Brands and Value Perception Trump Price in Purchase Decisions
The Economy and Its Influence on Toys; Fourth and Final
Installment in a Series Exploring the 4E's of 2009 Toy
As seen at Toy Fair 2009, toy makers have responded en masse to the
soft economy by serving up oodles of merchandise in the $25 and under
retail range. Hasbro introduced a wide assortment of new products that
sell for $10 or less, 80% of all Bandai America products retail for
under $25; Wild Planet Entertainment only introduced items under $25 at
mass retail, something CEO Danny Grossman is adamant about.
"Being in 'the fun business' now comes with a heightened sense of
duty and obligation,” Grossman says. “While it's necessary
for families to cut back on spending, that doesn't mean kids need to cut
back on playtime.”
Although price is of obvious importance to cash-strapped parents,
results of the 2009 Brand Keys Customer Loyalty Engagement Index
indicate that consumers are not buying based on price alone. Instead,
they are relying more on their perception of value when deciding which
brands to stay loyal to during the recession.
Consumer expectations regarding brand value went up 20 percent,
according to the survey. Those brands that aren't perceived as being
“worth it” will fall to the wayside, said Brand Keys
president Robert Passikoff.
The survey polled 26,000 consumers of 441 brands in 63 categories
earlier this year, providing examples the toy industry can learn from.
The brands that received the highest marks met or exceeded consumer
“There is a price-value formula consumers use to calculate
brand differences and to decide which brands to buy,” said
Passikoff. “Shopper consciousness has shifted from just trying to
ferret out deals to looking for brands that provide value.”
A bright spot which has emerged in spite of a weakened economy is the
toys for pets category, which seems to be recession resistant. In 2009,
the American Pet Products Association (APPA) estimates that Americans
will spend an approximate $45.4 billion on their pets - a $2.2 billion
increase from 2008.
A number of TIA members have entered this category including Warner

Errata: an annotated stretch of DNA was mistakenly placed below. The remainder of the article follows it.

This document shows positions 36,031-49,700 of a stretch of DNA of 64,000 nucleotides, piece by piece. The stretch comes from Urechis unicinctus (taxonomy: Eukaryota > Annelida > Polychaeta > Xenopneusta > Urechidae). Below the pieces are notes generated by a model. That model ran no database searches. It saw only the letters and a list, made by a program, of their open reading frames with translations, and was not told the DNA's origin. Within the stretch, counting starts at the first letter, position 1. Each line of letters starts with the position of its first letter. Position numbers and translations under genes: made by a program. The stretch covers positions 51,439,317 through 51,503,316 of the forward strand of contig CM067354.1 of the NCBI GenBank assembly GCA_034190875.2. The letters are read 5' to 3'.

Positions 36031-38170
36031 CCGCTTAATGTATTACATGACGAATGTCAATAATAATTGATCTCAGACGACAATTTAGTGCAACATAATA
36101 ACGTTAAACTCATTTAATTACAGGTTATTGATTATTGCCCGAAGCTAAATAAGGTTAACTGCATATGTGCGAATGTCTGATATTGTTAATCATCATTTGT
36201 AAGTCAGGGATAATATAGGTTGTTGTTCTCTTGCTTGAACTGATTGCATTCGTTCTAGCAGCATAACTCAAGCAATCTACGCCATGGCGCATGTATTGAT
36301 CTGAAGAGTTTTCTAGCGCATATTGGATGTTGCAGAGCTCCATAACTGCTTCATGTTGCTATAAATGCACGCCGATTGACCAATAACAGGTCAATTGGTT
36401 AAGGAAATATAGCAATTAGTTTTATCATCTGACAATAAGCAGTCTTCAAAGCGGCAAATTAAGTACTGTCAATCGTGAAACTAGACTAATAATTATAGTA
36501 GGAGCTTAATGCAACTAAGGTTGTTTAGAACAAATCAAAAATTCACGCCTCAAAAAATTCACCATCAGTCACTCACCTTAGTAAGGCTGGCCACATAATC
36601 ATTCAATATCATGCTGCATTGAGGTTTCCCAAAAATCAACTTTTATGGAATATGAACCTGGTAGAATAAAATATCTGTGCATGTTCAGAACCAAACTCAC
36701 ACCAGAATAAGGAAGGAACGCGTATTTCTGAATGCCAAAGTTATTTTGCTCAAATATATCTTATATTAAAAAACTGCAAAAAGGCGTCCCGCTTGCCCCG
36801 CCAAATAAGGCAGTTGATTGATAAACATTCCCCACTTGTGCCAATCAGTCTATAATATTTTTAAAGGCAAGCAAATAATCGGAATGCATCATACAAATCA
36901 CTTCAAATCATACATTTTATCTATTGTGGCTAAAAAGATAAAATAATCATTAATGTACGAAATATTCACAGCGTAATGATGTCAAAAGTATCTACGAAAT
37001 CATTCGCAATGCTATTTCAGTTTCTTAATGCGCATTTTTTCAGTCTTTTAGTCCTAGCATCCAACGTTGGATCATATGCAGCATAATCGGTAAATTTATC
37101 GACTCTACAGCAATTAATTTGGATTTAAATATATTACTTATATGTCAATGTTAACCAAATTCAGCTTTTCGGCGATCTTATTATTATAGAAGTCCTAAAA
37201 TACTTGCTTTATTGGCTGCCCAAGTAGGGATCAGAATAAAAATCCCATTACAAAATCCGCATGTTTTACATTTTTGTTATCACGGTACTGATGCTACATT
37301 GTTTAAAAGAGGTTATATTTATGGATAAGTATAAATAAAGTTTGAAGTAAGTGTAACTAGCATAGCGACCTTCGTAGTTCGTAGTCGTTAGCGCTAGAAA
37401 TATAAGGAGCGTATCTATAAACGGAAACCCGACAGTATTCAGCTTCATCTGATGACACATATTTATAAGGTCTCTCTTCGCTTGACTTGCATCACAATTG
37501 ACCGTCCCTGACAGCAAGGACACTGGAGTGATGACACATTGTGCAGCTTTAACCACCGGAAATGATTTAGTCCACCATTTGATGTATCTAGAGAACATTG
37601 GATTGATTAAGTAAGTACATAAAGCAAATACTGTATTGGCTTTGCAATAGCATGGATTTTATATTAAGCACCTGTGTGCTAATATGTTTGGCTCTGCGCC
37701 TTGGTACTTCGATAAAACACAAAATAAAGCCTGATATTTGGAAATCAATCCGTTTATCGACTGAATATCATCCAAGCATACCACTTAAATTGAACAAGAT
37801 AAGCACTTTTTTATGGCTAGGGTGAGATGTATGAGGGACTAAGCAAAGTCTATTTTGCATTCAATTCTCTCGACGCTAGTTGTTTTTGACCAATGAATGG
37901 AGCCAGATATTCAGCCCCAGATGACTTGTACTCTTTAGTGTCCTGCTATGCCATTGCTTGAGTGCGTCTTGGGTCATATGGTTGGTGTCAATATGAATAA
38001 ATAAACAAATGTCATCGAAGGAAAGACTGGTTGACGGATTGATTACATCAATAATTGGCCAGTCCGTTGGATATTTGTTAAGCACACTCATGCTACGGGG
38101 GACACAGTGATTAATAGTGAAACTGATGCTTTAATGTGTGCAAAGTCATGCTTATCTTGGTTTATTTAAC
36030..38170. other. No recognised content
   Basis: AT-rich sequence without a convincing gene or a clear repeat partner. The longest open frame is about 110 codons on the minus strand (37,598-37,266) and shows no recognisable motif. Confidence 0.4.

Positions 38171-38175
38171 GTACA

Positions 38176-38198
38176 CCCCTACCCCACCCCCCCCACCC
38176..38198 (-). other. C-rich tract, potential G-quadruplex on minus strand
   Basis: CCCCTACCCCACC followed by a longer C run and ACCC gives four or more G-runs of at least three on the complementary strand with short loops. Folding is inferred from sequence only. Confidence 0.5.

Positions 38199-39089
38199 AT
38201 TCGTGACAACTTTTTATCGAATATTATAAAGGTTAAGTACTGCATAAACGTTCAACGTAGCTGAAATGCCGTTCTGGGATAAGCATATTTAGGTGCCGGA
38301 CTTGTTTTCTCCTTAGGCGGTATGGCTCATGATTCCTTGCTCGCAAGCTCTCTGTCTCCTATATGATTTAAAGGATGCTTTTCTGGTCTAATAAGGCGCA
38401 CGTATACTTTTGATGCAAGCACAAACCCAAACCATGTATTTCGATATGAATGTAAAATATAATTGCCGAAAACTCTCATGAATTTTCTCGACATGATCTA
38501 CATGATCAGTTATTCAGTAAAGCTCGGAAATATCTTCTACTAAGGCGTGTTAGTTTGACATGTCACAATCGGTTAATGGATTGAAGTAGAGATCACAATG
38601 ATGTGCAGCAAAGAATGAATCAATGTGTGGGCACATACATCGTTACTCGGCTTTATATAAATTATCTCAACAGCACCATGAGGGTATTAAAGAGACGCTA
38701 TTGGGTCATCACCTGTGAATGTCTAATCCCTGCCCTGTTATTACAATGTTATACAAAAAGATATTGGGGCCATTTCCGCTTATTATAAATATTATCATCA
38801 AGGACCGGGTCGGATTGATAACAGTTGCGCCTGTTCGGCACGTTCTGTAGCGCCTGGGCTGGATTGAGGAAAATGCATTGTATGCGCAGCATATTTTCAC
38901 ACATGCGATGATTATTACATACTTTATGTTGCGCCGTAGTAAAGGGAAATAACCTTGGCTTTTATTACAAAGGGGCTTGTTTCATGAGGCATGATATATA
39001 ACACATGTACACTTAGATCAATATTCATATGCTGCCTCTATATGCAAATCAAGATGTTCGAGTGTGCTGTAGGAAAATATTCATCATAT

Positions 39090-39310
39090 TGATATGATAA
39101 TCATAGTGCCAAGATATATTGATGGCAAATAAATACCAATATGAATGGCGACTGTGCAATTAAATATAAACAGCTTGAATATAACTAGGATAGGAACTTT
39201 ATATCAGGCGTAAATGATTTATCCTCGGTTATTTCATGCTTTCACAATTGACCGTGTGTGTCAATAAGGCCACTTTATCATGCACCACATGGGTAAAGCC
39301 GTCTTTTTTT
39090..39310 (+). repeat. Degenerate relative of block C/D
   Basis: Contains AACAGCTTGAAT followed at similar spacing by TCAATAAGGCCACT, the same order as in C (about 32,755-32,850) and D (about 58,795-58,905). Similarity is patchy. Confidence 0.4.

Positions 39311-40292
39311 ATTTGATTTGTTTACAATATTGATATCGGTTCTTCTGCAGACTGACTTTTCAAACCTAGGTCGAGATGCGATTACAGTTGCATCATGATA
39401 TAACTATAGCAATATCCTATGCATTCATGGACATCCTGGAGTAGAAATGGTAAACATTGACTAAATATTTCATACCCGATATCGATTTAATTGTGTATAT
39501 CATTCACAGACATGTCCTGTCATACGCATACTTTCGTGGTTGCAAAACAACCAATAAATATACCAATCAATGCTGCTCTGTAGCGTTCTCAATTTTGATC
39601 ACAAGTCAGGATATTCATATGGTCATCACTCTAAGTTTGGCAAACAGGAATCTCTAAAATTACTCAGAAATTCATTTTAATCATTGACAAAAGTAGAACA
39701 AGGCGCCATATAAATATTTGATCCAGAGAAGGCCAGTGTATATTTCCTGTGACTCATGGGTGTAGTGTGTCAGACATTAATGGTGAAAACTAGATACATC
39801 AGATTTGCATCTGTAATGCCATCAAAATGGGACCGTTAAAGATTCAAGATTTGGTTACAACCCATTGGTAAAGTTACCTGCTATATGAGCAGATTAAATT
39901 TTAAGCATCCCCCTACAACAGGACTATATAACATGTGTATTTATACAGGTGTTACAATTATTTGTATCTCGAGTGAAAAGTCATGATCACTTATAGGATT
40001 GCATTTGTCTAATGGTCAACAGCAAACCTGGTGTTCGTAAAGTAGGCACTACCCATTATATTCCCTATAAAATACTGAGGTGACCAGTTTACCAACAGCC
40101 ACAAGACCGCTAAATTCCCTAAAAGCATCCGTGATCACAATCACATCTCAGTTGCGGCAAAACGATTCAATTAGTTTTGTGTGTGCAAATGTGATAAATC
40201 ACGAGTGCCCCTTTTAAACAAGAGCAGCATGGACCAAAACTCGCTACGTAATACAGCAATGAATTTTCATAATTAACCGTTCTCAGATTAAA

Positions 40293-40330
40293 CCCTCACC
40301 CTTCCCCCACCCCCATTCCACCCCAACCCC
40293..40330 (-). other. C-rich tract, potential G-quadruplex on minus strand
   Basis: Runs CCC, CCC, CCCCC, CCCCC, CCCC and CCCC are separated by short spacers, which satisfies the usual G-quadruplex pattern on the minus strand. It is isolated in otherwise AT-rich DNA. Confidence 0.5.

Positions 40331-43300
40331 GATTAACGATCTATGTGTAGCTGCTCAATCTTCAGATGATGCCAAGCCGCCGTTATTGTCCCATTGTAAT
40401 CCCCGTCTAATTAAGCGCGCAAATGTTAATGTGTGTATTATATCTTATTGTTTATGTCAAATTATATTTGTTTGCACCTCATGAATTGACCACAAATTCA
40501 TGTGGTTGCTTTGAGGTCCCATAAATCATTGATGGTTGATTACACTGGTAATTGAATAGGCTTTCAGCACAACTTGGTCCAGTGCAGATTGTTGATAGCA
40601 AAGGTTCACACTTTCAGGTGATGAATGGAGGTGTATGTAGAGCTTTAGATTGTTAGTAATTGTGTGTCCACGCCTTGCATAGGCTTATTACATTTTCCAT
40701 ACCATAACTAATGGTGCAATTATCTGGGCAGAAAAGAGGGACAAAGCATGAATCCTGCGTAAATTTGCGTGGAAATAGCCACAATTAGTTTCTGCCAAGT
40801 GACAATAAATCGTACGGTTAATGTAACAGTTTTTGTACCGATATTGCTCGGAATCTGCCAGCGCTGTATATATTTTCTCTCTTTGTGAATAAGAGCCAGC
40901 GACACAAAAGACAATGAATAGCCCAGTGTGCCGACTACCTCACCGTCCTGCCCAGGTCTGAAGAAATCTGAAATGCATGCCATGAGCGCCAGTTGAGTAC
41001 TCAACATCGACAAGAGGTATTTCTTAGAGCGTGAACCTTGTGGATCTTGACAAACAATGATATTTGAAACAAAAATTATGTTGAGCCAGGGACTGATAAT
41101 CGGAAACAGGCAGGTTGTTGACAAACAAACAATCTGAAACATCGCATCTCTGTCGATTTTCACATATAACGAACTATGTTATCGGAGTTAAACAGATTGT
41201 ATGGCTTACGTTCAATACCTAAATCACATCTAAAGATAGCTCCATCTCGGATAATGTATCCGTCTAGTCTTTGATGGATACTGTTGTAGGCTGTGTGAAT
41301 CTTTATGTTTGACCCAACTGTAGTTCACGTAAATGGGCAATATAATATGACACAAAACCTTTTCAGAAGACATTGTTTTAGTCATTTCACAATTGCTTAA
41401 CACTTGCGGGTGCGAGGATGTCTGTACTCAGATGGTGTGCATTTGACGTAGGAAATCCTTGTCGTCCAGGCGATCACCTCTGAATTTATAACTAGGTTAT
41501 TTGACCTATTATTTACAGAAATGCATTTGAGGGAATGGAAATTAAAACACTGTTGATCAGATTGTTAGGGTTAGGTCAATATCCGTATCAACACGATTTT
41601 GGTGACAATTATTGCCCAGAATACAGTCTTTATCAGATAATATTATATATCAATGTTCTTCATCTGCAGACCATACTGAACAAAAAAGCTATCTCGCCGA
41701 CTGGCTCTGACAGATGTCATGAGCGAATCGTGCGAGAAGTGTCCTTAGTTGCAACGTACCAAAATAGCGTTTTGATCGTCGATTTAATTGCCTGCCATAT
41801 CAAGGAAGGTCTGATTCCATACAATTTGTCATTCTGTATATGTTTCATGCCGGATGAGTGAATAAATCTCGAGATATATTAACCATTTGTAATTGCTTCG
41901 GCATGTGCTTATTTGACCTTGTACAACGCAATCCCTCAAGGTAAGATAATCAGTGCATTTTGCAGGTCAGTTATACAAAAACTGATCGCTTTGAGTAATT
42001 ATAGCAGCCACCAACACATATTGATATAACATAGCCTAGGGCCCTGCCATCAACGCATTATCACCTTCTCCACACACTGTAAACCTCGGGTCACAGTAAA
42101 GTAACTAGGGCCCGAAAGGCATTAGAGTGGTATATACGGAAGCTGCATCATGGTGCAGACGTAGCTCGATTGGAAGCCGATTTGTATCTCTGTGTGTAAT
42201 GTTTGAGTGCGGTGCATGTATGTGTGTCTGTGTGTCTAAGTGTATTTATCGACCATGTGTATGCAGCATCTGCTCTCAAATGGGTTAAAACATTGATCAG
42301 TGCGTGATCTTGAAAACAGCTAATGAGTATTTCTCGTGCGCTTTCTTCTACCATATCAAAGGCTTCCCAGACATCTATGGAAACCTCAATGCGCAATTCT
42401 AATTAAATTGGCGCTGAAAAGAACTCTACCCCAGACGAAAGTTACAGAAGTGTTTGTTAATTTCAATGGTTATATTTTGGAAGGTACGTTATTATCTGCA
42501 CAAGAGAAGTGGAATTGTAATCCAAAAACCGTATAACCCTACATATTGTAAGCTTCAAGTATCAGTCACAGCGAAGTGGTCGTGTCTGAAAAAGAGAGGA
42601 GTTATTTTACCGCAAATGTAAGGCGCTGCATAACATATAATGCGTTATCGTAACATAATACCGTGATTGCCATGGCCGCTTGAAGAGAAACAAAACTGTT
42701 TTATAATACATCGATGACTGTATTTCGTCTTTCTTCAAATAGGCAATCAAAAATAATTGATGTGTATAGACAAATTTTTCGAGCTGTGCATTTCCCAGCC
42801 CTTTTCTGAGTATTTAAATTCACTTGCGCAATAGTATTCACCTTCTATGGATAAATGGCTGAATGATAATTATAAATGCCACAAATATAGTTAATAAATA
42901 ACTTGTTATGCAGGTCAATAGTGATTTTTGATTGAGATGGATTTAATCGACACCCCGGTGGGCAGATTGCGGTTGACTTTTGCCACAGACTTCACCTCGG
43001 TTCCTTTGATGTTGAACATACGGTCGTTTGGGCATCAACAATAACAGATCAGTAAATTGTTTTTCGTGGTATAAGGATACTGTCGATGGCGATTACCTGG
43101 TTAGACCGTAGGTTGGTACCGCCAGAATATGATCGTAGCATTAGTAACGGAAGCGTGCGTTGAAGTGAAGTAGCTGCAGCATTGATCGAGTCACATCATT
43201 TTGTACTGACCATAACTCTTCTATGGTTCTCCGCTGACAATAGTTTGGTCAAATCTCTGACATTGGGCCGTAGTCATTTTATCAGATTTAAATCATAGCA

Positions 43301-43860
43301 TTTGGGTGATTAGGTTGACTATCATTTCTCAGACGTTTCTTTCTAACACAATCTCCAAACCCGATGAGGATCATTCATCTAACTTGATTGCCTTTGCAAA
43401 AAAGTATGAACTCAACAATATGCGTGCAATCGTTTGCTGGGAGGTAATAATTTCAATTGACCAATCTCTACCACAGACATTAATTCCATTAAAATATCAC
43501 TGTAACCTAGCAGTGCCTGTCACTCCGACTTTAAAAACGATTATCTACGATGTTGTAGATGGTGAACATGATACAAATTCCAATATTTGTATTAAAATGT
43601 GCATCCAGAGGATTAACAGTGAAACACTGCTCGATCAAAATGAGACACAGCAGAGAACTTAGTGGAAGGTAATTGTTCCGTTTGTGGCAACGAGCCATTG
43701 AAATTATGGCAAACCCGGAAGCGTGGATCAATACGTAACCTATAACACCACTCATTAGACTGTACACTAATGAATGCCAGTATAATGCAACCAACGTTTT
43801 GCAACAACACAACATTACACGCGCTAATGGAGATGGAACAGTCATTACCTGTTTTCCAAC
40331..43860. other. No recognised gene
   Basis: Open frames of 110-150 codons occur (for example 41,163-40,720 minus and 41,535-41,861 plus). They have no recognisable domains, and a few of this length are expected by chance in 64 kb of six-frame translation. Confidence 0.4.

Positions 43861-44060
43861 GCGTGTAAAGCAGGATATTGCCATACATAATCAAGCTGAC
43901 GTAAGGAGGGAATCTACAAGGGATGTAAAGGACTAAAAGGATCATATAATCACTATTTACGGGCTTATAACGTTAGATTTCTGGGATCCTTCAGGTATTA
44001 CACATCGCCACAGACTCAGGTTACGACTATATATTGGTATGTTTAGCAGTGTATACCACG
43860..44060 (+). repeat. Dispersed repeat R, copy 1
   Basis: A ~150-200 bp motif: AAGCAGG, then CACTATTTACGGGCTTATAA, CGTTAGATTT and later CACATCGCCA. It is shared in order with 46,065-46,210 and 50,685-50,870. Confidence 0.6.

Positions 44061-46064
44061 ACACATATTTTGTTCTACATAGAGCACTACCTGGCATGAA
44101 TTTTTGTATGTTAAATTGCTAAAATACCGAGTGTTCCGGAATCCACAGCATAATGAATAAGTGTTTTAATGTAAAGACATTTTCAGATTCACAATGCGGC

Bros. (under the Scooby Doo brand), Play Visions and JAKKS Pacific,
which holds licenses for the American Kennel Club (AKC), Cat Fanciers
Association and Animal Planet and also produces the Totally My Pet
Reyne Rice, TIA Toy Trend Specialist explains: “Pet products
are designed to promote active play and interaction between pets and
their owners, which is in alignment with the youth toy market
Pure product innovation will also continue to lure consumers into
stores even in tough times if the perceived brand value is present. Such
is the case with I Can Do That Games, a three -year old company which
has brought a fresh perspective to the preschool game category. The
company' originative play model blends active engagement with classic
board game moves, encourages cooperation and includes skill-level
options - a bonus to parents. Furthermore, all are priced under $20 at
"We launched the company in 2007 with the Dr. Seuss license and an
exclusive retail partnership with Toys “R” Us,”
explains Jacobe Chrisman, president. “Since then we have built out
our retail channel to include full mass and specialty distribution. To
date, same store sales are up 20% year over year."
In uncertain economic times, consumers and retailers gravitate toward
tried and true brands that they know and trust. Companies and brands
looking to succeed in this competitive marketplace need to communicate
why their product is beneficial to consumers. Those who are able to do
that at an affordable price point continue to be ahead of the curve.